Wednesday, December 01, 2010

Winter Games

It's snowing outside. Time for a comforting old pattern. The media are obsessed (tip: don't waste time watching the news tonight, just look out the window for five seconds and you'll get the main thrust of the day's events). The country's transport infrastructure creaks, groans and ocassionally grinds to halt.

Already this evening the SPL have announced a weekend shut down. And that, my friends, is a rare example of proactive decision making in Scottish football. Whatever next?

So Scottish football gets to indulge in two of its favourite debates. Summer football and a winter break. OK, so neither are that exciting. But they beat talking about referees again.

The winter break I dismiss. I saw my first snow shower of our recent weather woes last Friday, the 26th of November. But earlier this year, the last week in March, I had to cancel a camping trip because it was snowing. And I had a poisoned foot, but that's less relevant here.

A three or four week break is almost impossible to plan without still suffering some problems with the weather. And, this being Scottish football, it would be odds-on to snow at every point during the winter except when we were on our shutdown.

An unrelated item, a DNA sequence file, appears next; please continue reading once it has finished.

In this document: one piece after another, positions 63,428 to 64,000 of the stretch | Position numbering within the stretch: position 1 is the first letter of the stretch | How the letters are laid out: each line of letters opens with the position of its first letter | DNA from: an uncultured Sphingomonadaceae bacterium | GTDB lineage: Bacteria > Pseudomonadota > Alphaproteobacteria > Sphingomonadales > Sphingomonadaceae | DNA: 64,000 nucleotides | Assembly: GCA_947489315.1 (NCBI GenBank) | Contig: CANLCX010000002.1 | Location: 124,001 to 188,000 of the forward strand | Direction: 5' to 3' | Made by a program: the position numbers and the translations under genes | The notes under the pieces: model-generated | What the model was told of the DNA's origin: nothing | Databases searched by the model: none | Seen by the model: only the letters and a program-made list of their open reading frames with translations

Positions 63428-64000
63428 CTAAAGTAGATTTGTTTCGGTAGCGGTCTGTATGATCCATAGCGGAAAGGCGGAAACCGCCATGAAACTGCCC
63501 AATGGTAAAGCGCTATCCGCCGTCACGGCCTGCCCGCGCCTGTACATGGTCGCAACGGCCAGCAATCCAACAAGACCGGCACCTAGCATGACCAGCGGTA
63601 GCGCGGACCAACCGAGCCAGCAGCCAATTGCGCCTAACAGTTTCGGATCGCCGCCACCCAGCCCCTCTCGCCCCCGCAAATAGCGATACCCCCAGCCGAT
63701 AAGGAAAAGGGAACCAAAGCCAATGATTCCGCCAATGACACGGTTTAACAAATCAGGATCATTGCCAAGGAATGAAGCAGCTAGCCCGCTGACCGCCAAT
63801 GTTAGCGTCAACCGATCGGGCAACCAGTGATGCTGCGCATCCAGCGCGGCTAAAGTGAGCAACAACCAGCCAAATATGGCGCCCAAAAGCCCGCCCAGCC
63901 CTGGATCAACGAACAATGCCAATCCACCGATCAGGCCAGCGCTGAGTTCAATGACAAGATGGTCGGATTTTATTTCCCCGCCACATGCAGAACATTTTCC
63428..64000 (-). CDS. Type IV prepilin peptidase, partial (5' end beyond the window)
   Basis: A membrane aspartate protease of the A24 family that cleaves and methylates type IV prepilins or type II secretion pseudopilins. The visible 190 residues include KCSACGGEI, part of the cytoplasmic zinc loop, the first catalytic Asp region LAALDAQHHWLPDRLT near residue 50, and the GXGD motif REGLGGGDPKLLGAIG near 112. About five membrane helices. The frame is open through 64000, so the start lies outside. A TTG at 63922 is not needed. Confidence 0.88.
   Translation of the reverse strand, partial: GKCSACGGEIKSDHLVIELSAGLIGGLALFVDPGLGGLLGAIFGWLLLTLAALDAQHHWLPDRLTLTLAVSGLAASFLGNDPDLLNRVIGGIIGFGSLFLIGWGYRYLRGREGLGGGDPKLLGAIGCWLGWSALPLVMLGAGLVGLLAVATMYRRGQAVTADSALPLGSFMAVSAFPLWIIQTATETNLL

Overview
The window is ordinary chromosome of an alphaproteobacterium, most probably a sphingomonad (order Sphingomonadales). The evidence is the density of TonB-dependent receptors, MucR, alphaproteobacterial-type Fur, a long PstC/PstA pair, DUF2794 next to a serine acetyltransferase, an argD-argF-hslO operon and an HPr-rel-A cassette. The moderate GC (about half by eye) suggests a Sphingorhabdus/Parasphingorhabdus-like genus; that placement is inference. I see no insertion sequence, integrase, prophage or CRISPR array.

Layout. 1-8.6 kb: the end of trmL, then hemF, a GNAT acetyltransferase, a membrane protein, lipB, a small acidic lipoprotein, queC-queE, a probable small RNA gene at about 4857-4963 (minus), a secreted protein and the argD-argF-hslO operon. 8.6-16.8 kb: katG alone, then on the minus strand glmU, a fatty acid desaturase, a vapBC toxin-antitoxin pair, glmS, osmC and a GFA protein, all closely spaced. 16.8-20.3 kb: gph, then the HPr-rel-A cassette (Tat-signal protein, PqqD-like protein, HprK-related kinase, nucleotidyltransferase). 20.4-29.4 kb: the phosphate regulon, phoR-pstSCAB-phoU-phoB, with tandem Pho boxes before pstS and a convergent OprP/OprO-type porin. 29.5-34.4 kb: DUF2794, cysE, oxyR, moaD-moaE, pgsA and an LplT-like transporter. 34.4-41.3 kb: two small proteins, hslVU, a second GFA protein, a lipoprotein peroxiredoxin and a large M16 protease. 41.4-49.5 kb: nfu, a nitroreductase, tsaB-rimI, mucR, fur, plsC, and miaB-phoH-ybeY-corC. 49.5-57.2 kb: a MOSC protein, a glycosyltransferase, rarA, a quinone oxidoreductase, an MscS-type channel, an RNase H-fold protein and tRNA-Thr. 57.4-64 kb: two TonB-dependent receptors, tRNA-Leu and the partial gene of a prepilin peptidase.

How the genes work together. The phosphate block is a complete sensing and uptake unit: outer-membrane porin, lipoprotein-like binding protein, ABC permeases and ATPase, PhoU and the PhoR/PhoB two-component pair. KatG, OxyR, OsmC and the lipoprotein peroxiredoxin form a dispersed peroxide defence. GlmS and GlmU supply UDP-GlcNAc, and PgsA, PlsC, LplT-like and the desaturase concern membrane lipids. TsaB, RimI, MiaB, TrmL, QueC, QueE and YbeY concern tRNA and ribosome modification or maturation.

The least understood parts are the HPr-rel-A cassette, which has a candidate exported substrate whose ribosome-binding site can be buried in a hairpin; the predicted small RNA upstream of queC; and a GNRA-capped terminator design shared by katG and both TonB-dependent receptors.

The idea of a winter break might be a good one as far as resting players goes but it's not a way of coping with the weather.

So summer football? I don't have a traditionalist's anguish at the very thought. But we need a proper discussion about the benefits and, crucially, plenty of consultation to see how the majority of fans feel.

Timings would also be important in a "summer" season. A ten month season would still take in February and November. Which are not the most summery of Scottish months. Of course we could reduce the number of games. But that's opening a whole new can of worms.

Artificial pitches will also be mentioned and I think it's time that Scottish clubs began to look seriously at that option. The technology has moved on, the surfaces improved. They are also a way of earning revenue and placing clubs at the heart of communities again. We can't write them off as being a stupid idea any longer.

All these solutions offer certain benefits to the game. We should be giving them more consideration than just having the same conversation every time it snows.

And, this being Scottish football, any changes will come slowly.

I'm interested to hear your views though. Is there a workable way of bringing in a winter break? Is summer football an affront to the traditions of the game? Are you still scarred by the memories of Dunfermline's artificial surface (or literally scarred if you ever played on it)?

Comments in the usual way. Cheers.